Homemade Paneer (Indian Cottage Cheese)


Seeing plenty of blog posts lately on homemade cheese got me itching for weeks wanting to make my own cheese. Making cheese at home is probably far easier than you’d expect. I was surprised to learn that most cheeses begin with the same ingredients and a similar process. Knowing me to find the simplest method, the few options without needing liquid rennet (to order online) are fresh cheese like ricotta, farmer’s cheese and paneer (indian cottage cheese). All you need is a whole lotta milk and food acid (lemon juice, vinegar, or yogurt). Didn’t I say it’s super easy?

Finally I chose paneer because I’ve been eyeing Palak Paneer (Spinach Paneer) for a long time. My first unforgettable taste of Palak Paneer years ago is still deeply embedded – smooth creamy spinach with soft cheese curds.  A special favorite with North Indians, paneer (cottage cheese) is used all over India to make delicious dishes ranging from curries to desserts.

Fresh Paneer © Photographer: Monkey Business Images;

To prepare paneer, food acid (lemon juice, vinegar, or yogurt) is added to hot milk to separate the curds from the whey. The curds are drained in muslin cloth and excess whey is pressed out. (Source: Wikipedia)

After whey is drained out from the curd, what’s left is fresh paneer. For most dishes, the paneer is placed under a heavy weight for 2–3 hours, and then cut into cubes for use in curries.

After 2 hours of pressing, my paneer tasted more like hard tofu, unlike my first memory of paneer. Will try next with shorter pressing time of 20 minutes for a softer, fluffier cheese.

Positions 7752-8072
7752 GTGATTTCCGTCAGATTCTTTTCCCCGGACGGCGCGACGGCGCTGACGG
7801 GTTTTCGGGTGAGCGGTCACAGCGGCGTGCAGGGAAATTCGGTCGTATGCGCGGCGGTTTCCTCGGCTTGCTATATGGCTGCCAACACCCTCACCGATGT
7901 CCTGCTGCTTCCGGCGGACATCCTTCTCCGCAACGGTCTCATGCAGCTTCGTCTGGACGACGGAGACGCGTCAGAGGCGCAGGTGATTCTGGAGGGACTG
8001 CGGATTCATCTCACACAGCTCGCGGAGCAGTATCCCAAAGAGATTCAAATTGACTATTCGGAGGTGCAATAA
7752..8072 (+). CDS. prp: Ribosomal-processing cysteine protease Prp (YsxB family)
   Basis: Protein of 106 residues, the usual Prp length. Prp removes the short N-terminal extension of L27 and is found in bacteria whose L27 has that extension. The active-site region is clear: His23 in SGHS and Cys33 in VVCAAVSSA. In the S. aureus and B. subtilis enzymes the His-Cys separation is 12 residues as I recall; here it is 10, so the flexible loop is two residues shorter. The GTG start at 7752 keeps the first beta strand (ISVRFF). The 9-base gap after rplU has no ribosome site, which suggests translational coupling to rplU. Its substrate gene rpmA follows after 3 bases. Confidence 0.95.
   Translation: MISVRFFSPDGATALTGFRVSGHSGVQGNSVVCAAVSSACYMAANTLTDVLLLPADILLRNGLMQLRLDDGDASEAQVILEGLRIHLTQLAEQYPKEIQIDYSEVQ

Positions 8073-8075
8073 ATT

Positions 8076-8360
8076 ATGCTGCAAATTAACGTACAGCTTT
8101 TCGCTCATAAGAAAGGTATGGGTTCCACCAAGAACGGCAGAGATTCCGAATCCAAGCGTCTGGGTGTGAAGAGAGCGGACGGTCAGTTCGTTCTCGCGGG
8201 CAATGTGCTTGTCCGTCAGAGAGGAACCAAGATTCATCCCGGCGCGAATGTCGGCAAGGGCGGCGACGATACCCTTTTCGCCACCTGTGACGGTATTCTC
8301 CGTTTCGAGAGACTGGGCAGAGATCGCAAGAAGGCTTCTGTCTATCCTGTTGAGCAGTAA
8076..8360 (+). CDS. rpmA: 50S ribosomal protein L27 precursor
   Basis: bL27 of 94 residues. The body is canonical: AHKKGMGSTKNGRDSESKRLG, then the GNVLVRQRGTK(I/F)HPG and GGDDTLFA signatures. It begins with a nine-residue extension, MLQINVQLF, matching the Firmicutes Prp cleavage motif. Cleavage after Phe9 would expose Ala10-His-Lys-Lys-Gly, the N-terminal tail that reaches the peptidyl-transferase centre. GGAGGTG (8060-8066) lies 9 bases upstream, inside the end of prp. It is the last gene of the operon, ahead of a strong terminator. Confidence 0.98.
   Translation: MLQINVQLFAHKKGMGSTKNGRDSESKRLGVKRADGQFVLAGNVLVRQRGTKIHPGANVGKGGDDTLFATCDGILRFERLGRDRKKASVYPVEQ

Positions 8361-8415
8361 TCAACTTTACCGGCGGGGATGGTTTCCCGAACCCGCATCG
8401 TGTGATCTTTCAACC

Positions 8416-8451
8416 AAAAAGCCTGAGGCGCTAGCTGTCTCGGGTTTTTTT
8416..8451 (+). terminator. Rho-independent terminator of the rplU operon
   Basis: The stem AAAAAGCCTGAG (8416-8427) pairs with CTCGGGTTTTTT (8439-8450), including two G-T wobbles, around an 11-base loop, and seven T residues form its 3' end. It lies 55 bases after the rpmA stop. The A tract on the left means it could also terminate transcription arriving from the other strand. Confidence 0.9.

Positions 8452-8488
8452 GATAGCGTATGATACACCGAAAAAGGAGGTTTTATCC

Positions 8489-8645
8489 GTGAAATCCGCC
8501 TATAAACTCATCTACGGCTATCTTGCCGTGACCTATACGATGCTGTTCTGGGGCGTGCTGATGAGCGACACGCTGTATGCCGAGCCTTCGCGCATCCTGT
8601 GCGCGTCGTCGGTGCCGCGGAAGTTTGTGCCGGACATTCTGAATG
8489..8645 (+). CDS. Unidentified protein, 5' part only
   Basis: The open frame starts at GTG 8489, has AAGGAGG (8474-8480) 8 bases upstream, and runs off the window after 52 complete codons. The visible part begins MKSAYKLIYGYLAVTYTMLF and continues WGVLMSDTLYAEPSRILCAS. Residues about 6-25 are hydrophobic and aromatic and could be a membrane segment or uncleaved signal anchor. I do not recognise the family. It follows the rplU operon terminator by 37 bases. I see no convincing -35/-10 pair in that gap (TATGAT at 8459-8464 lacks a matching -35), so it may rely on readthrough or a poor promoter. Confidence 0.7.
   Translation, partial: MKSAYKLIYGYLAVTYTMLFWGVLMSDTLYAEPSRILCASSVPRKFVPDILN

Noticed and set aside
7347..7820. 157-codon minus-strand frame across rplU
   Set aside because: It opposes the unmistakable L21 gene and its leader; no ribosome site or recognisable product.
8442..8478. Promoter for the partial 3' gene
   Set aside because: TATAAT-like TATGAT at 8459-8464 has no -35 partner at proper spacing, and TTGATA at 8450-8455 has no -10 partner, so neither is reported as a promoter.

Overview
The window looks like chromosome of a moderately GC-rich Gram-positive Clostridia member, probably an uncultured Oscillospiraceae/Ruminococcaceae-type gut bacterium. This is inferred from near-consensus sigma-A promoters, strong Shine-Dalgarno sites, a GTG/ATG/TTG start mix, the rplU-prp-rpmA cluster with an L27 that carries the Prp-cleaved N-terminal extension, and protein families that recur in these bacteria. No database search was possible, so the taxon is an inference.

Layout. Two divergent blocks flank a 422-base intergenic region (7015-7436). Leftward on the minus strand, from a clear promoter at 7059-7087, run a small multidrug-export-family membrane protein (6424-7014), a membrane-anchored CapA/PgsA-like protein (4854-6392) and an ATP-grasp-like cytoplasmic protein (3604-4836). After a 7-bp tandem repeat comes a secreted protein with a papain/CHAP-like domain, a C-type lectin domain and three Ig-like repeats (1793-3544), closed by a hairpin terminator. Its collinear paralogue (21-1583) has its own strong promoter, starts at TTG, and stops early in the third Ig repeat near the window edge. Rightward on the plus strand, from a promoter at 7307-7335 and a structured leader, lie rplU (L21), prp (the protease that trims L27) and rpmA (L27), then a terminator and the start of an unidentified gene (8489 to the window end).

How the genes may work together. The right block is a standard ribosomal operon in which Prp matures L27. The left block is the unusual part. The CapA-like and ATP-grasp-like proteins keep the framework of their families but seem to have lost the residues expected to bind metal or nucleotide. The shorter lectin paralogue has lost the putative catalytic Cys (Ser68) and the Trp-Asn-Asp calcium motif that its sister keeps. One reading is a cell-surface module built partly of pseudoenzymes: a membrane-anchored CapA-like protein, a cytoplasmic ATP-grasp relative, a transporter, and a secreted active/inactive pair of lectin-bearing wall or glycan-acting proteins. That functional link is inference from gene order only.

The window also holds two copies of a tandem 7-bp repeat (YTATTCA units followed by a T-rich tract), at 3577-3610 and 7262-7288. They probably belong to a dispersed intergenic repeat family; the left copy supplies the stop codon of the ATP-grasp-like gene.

Look out for my next post on using these paneer to make mouth-watering Palak Paneer.

More delicious recipes using paneer:

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Homemade Paneer (Indian Cottage Cheese)
Cook time
Total time
Paneer (cottage cheese) is used to make delicious Indian dishes ranging from curries to desserts. Just milk & lemon juice to make your own paneer
Recipe type: Appetiser
Serves: 3-4
  • 1 litre full-cream milk (use lean milk for a low-fat version)
  • 1 tablespoon lemon juice
  1. Heat milk in a medium pot to a simmer.
  2. When the milk comes to a simmer, switch of fire. Add lemon juice into it. Stir continuously until the milk is completely curdled. There is a separation of the curds and yellowish whey.
  3. Strain the mixture through a clean muslin cloth over a large bowl.
  4. Hang the muslin for 1 hour (tie over kitchen faucet or place the muslin on the side of a big pot, do not touch the bottom of pot). This will drip out all the whey.
  5. To make the paneer into a block, place the muslin in between 2 chopping blocks with something heavy like a pot on top, for 1 hour.
  6. Cut paneer into chunks and serve as appetizer, .



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